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UM starts a physics group with a view to the Einstein Telescope

UM starts a physics group with a view to the Einstein Telescope

Photographer:Fotograaf: Nikhef

MAASTRICHT. A year or two ago, the Executive Board was hardly interested in the idea, but that has changed. There are no doubts anymore about the usefulness of a Maastricht Physics Group, studying gravitational waves. Moreover, it increases the chances of the Einstein Telescope coming to the South of Limburg in 2020.

For the moment, the group consists of Gideon Koekoek (38), a theoretical physicist who exchanged the Amsterdam Nikhef institute in September for the Science Programme, where he is going to set up the group. From the same institute, a professor occupying an endowed chair will soon be appointed at the UM too. Roughly estimated, the group will consist of five researchers in five years’ time.

Since gravitational waves were detected at the beginning of 2016, the field of study has become immensely popular. Look at what it has already brought about, says Koekoek. “A Nobel Prize and at least five physical and astrophysical mysteries have been solved. It is the type of discovery that will eventually change everything, marking a new phase in the understanding of the world.”

The UM is already benefitting from the collaboration with Nikhef, because all the data from recent breakthroughs are accessible to staff and students. The university would do more than benefit if the brand-new European detector, the so-called Einstein Telescope, were to end up in Limburg. The decision will be taken in 2020.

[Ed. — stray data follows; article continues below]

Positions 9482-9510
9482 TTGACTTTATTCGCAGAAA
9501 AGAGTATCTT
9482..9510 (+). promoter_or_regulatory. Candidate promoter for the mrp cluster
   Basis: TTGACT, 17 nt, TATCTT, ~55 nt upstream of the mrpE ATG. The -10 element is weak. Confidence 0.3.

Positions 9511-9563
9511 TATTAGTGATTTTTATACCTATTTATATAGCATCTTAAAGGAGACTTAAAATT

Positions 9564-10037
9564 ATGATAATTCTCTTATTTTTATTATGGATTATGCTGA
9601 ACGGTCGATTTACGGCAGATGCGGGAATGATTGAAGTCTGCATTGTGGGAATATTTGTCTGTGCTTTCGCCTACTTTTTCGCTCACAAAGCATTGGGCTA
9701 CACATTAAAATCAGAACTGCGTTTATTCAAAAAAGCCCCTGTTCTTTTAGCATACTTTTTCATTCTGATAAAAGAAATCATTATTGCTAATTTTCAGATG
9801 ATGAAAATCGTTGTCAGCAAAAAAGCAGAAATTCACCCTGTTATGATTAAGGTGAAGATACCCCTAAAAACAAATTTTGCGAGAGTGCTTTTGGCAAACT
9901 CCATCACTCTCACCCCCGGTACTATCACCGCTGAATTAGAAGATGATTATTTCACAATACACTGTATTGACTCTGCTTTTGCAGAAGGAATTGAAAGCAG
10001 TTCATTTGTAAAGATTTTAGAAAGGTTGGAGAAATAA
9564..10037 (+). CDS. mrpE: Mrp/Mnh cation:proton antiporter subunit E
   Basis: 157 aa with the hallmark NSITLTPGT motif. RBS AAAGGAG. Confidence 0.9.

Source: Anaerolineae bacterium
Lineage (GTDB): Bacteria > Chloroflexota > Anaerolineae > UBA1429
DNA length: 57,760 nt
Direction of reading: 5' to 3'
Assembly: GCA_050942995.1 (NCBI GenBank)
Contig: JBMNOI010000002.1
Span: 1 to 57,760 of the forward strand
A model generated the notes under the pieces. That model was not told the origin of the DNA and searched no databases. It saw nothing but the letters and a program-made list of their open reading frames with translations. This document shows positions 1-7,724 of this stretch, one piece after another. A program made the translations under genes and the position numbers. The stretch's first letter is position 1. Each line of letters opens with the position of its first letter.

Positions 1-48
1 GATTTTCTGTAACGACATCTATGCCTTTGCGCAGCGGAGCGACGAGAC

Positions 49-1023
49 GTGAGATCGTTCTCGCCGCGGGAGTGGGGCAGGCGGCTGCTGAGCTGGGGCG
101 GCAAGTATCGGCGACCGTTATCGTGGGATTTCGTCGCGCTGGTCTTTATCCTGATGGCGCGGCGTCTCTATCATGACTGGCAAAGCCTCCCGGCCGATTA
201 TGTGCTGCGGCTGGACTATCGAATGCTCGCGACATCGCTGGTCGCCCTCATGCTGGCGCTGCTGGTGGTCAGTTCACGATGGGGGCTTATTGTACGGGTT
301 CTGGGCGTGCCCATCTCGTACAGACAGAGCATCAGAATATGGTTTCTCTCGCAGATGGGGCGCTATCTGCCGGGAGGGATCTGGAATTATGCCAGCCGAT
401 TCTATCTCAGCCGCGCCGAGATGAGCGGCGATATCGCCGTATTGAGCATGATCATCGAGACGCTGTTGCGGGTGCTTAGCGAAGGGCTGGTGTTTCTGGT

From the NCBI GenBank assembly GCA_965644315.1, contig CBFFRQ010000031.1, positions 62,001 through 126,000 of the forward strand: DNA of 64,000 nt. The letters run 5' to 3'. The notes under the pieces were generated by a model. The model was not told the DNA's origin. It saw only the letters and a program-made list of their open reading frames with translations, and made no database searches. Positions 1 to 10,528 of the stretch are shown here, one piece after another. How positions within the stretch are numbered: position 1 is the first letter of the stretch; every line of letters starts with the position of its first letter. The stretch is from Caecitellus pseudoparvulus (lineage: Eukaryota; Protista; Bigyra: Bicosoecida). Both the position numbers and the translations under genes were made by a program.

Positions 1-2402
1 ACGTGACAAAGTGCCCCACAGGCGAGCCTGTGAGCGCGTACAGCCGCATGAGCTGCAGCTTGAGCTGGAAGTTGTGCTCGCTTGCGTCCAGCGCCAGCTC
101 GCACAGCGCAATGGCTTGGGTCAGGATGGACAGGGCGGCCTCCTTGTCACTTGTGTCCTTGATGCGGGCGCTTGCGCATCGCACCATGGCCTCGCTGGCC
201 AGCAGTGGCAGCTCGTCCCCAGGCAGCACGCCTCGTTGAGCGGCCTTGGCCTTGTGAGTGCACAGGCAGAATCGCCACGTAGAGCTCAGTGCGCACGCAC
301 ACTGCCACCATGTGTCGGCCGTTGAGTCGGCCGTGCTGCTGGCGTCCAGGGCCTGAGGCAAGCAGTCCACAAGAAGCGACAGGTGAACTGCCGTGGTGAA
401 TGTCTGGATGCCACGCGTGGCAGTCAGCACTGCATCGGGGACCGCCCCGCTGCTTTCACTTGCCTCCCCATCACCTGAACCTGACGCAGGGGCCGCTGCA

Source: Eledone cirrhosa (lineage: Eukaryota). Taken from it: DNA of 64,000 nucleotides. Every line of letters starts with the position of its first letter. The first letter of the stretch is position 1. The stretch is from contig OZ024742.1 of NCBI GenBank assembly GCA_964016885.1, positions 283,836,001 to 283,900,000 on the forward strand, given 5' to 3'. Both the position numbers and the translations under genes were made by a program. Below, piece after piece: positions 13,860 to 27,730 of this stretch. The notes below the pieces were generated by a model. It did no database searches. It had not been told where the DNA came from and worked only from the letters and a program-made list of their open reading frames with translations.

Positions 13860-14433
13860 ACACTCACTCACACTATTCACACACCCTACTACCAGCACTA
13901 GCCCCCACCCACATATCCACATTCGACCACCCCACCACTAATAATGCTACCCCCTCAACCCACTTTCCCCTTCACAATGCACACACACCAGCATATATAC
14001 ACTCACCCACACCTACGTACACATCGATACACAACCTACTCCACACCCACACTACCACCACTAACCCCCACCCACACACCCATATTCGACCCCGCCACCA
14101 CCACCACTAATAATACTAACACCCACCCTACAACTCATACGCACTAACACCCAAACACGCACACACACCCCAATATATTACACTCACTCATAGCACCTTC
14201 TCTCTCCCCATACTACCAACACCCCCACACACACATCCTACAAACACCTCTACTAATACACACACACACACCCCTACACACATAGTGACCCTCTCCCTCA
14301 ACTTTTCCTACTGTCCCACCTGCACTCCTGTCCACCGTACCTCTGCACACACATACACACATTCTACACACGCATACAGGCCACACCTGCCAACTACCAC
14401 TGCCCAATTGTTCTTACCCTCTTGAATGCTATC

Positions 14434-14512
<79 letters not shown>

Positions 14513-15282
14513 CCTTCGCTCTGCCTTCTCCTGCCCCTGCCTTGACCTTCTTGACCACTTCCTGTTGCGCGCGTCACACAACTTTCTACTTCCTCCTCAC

This detector consists of an equilateral triangle with ten-kilometre-long arms, up a hundred metres underground, says DKE researcher Ronald Westra, who came up with the idea of the physics group. “Through a 60-metre wide hole, a ‘mole’ will be lowered that digs tunnels in the soil. The combination of soft loess and the hard limestone layer, in which the tunnels will be dug, make the Limburg location extremely suitable.”

If Limburg were to be chosen, we will immediately have the most advanced equipment within reach, says Koekoek. “The Einstein Telescope is much more advanced than the setups in the US and Italy. They carry out measurements once every two months; in Limburg that would be hundreds of times each day. All this would give the UM a lot of prestige and attract large numbers of students.”

Hungary and Sardinia are the other competitors. If one of these regions were to be chosen, this will not be the immediate end of the physics group at the UM. “Certainly not,” says Koekoek. “The Einstein Telescope will be built anyhow. And no matter what, we will get access to the data.”

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